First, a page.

File. SA Defence Minister Nosiviwe Mapisa-Nqakula and her Congo-Brazzaville counterpart, Charles Richard Mondjo, [in white shirt] greeting service chiefs from both countries in Pretoria on Monday. PHOTO: Jonisayi Maromo/ANA

JOHANNESBURG – Defence Minister Nosiviwe Mapisa-Nqakula on Tuesday renewed the SA government's commitment to supporting the local defence industry, which faces a myriad of problems including the lack of transformation and tougher competition in international markets.

The industry problems were exacerbated by a declining budget and consequently reduced spending on the acquisition of defence armaments.

Mapisa-Nqakula said mindful of the challenges "we are then compelled to acknowledge that it cannot be business as usual. The [defence] industry has to transform". 

She told players in the sector, ahead of the beginning of the Africa Aerospace and Defence (AAD) exhibition which kicks off on Wednesday, that "The industry has to perform against contracts both locally and abroad.

"There are no entitlements to any capability areas of contracts regardless of your standing as a systems house or degree of state ownership.

"We have to better manage our resources and process to optimally ensure localisation, industrialisation and retention of capabilities within the SADI [SA defence industry] as well as to get full government support for SADI exports."

Mapisa-Nqakula said, as the responsible minister, she has begun the process of repositioning the SADI by mandating the establishment of the National Defence Industry Council (NDIC) whose structure is currently being costed so that funds can be sourced, and having it operationalised.  

Implementation plan

"Emanating from the work of NDIC, you will be aware that we have completed the compilation of the SA Defence Industry Strategy and are now finalising its implementation plan which will be adopted before the end of this year with implementation to commence soon thereafter," she said.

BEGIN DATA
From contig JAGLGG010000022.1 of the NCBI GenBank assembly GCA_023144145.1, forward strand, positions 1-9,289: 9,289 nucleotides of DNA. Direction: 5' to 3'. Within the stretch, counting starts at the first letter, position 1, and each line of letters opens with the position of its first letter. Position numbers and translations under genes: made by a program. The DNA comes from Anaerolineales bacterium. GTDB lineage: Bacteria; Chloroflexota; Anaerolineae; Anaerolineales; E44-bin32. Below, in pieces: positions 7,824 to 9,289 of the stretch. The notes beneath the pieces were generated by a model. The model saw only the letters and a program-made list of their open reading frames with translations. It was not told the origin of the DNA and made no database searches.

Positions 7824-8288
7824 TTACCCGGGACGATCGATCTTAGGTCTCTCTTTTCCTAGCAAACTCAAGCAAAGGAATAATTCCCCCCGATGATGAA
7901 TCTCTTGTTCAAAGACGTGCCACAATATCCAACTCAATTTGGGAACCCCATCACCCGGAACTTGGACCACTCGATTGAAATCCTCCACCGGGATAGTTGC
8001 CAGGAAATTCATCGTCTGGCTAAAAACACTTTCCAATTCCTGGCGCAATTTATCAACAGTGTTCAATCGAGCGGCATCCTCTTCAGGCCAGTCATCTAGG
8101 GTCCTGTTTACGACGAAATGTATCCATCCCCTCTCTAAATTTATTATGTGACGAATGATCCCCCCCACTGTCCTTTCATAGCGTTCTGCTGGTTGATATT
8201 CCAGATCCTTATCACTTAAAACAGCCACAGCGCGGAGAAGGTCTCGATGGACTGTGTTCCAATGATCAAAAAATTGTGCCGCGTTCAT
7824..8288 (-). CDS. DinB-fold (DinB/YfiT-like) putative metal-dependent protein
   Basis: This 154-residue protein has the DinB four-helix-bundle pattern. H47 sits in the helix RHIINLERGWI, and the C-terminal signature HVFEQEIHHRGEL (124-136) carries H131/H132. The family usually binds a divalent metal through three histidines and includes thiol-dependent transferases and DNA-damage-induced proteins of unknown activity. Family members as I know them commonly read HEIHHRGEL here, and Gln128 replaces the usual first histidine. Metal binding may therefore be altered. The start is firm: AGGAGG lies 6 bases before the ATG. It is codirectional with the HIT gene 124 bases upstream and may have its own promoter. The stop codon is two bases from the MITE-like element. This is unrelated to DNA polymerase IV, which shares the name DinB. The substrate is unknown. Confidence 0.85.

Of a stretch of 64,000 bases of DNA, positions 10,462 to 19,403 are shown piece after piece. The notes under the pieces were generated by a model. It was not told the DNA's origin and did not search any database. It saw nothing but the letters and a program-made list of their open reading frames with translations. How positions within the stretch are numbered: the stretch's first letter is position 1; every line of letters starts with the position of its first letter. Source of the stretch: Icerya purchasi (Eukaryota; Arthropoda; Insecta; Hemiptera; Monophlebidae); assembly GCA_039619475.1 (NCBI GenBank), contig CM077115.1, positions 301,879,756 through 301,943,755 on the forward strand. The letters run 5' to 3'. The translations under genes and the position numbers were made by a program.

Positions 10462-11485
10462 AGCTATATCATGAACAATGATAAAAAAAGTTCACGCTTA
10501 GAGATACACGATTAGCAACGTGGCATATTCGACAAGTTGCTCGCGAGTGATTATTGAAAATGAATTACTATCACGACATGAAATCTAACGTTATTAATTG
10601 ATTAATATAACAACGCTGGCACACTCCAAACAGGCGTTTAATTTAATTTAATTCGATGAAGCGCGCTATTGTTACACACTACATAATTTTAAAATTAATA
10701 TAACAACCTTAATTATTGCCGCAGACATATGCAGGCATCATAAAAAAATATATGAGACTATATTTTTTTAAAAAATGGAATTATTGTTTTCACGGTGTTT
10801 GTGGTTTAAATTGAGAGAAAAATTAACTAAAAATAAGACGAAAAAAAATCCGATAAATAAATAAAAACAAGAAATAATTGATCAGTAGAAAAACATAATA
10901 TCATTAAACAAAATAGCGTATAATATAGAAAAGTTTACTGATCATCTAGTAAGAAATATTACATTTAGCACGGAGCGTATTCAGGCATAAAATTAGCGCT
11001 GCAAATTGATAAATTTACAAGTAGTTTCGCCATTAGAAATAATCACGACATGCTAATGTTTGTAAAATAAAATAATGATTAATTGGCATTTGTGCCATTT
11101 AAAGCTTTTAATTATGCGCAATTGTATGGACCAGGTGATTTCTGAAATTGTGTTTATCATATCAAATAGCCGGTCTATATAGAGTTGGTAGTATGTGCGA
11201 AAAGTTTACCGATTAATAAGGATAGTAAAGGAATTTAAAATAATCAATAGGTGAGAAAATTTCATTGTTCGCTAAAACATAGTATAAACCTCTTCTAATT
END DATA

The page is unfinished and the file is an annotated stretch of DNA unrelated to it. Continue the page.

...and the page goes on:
Mapisa-Nqakula highlighted the critical role played by the defence industry, particularly in bringing in the much-needed foreign currency into the struggling economy.

"As a start, I wish to reassure you that we are aware of the key contribution that is made by the exports in ensuring the continued existence of the SADI. To this end, my department and I remain committed to providing you with the necessary political support in all your future export endeavours.

"In fact, I must highlight that it becomes my mission to market our defence industry, together with the chief of SANDF, service and division chiefs and generally SANDF personnel," she said.

"The downside, however, happens when there is no follow-through from yourselves as the SADI on the bilateral engagements I would have undertaken and committed to, thus leaving us with egg on our face."

More than 300 exhibitors are set to showcase their military products and high-tech capabilities at this year's five-day AAD2018 exhibition.

The AAD is described by the South African National Defence Force as "the largest defence and aerospace exhibition in Africa and the only one of its kind, boasting the successful format of a combined exhibition of air, sea and land technologies, a static aircraft display and an air show".

– African News Agency (ANA)